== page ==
Thursday, February 20, 2014
The New Jersey Supreme Court has imposed a censure of an attorney convicted of offenses arising from a road rage incident with two younger drivers.
...respondent was driving through the town of Clinton below the posted twenty-five mile per hour speed limit, when a car with two young men (ages nineteen and twenty) began to tailgate him. Respondent became upset with the driver of the vehicle and, when the speed limit increased to forty miles per hour, he continued to drive at a speed of twenty miles per hour. Respondent gestured with his middle finger at the other vehicle. Both individuals in the other vehicle returned the gesture. Respondent then slammed on his brakes, almost causing a collision. He pulled over to the side of the road, opened his car door, partially emerged from the vehicle, and brandished a knife. The two young men drove past respondent, at which time respondent got back into his vehicle and began to follow them through several towns for approximately nine to twelve miles. During the pursuit, the passengers could still see respondent brandishing the knife. One of the two young men called the police to report respondent’s aggressive driving and to complain that he was waving a knife. The dispatcher instructed the young men to drive to the Hunterdon Medical Center where the police were waiting. Initially, when the police questioned respondent at the scene, he denied that he had a knife but, later, admitted having one in his car. He falsely informed the police that a mechanic where his car had been serviced had given the knife to him to use to fix his vehicle. Respondent also told the police that the reason he followed the men was to annoy them.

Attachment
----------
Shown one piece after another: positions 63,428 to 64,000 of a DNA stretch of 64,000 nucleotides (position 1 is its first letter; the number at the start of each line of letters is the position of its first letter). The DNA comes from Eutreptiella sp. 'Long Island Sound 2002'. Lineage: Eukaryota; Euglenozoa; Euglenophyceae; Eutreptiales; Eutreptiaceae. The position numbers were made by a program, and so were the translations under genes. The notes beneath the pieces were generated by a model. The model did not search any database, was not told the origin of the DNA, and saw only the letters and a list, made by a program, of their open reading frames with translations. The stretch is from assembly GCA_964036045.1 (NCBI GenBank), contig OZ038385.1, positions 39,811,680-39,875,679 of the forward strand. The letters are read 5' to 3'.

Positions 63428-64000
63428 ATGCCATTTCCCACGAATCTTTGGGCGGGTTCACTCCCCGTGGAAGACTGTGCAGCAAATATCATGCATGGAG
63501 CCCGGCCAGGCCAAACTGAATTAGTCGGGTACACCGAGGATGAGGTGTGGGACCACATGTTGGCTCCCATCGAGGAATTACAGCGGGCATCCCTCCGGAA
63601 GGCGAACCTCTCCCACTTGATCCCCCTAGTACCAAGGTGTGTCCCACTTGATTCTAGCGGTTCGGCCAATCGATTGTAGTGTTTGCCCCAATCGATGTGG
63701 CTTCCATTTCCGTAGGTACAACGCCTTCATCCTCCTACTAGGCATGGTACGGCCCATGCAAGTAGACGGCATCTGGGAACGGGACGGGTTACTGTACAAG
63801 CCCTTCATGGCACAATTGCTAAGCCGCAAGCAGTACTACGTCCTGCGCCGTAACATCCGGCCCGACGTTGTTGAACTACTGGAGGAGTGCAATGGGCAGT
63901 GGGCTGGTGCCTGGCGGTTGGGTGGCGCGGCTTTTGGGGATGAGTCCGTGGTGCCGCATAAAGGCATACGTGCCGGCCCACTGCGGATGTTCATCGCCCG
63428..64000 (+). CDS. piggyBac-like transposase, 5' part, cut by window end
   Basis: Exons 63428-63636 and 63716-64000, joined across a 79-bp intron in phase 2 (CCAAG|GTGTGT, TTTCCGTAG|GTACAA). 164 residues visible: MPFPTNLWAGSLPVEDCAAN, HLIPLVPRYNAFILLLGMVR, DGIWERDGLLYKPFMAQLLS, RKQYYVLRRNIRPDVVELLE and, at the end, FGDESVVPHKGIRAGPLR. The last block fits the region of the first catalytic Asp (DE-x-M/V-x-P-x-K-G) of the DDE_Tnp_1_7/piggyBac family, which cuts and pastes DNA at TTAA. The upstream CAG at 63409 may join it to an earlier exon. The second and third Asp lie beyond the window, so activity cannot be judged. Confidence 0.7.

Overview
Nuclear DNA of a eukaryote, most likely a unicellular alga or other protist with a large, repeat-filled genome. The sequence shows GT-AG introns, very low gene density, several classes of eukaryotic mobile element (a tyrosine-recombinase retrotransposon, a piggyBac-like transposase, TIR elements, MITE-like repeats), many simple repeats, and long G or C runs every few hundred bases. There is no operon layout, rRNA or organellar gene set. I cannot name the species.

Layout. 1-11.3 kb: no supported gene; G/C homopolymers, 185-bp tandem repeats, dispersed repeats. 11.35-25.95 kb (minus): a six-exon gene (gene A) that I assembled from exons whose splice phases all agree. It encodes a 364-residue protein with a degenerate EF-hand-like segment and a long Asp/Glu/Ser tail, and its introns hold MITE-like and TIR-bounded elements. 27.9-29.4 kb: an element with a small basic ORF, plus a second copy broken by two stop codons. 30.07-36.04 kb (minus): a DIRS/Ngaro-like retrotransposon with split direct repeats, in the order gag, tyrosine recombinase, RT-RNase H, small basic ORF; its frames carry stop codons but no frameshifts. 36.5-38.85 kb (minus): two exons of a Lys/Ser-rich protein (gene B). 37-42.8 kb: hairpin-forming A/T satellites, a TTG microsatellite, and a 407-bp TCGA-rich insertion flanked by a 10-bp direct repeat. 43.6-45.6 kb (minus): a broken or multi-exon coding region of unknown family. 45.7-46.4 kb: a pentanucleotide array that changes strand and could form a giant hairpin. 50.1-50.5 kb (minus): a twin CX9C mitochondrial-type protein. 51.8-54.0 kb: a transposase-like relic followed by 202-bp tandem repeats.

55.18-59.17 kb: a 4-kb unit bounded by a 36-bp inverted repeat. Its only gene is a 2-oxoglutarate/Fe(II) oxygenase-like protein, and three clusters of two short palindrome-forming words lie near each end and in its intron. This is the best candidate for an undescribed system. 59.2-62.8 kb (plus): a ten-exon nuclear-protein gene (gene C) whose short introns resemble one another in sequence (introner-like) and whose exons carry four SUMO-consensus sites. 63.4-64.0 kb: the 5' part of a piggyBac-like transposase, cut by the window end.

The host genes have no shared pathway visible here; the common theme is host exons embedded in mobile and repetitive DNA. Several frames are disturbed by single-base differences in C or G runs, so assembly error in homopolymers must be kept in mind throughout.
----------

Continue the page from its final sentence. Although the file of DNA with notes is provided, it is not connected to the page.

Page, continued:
The Disciplinary Review Board described the factors that led to the censure recommendation
...respondent had no physical contact with the driver and passenger of the other vehicle. His actions, however, were menacing. He followed them for several miles and waved a knife at them, prompting the young men to seek police intervention. In that regard, respondent’s conduct is more serious than Thakker’s (reprimand). However, his conduct is not as serious as that of the attorneys who received suspensions, where actual physical contact was involved. Furthermore, he is receiving treatment for his psychological and medical issues and is not an attorney from whom the public must be protected, given that he is not currently engaged in the practice of law. For these reasons, we determine to impose a censure, rather than the three-month suspension recommended by the OAE.
The attorney presented evidence of psychological issues that made him angry at being followed too closely by another vehicle.
He had no prior discipline. (Mike Frisch)